The purpose of this paper is to reveal how Chinese private entrepreneurs behaved in a transition economy with a weak institutional environment to obtain organizational legitimacy.
Drawing on five consecutive nation‐wide surveys from 1997 to 2006 in China, the study provides empirical evidence and theoretical explanation on private entrepreneurs' behaviors in obtaining organizational legitimacy in China's transition economy.
The paper finds that the institutional environment in China's transition economy for private firms was weak. Specifically, weak property protection and Three Payouts showed a high risk of property confiscation for private firms; an under‐developed (discriminatory) financial system and a weak credit system had been big obstacles for the development of private firms, which resulted in debt chain among firms, a substitution for the weak financial system. Under such a hostile institutional environment where firms have been facing a high risk of organizational legitimacy, private entrepreneurs have great willingness to connect with government officers, participate in PC or CPPCC which are likely be politically connected, employ isomorphism in organizational structure, apply government‐oriented corporate social responsibility behaviors, on which they depend to obtain organizational legitimacy in transitional economy.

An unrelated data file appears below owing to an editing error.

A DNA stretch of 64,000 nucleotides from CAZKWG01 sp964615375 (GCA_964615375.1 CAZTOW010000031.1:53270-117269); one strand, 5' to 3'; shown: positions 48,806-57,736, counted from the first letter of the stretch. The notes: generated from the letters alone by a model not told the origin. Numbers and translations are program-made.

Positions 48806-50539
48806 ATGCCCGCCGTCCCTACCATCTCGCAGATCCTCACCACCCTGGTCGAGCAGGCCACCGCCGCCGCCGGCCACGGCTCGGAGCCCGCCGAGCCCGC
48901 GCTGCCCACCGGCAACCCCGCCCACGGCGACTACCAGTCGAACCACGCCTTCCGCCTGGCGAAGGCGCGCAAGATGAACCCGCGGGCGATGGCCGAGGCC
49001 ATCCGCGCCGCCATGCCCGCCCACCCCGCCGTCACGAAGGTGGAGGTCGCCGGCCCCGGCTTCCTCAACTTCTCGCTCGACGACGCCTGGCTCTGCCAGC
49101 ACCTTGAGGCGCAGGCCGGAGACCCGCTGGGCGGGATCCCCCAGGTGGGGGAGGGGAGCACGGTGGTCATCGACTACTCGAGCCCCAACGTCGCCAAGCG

The paper exhibits the institutional environment in the past ten years in China's transition economy, and proposes the likely ways in which private entrepreneurs choose to establish legitimacy under a weak institutional environment.
Feng, T. and Wang, G. (2010), "How private enterprises establish organizational legitimacy in China's transitional economy", Journal of Management Development, Vol. 29 No. 4, pp. 377-393. https://doi.org/10.1108/02621711011039178Download as .RIS
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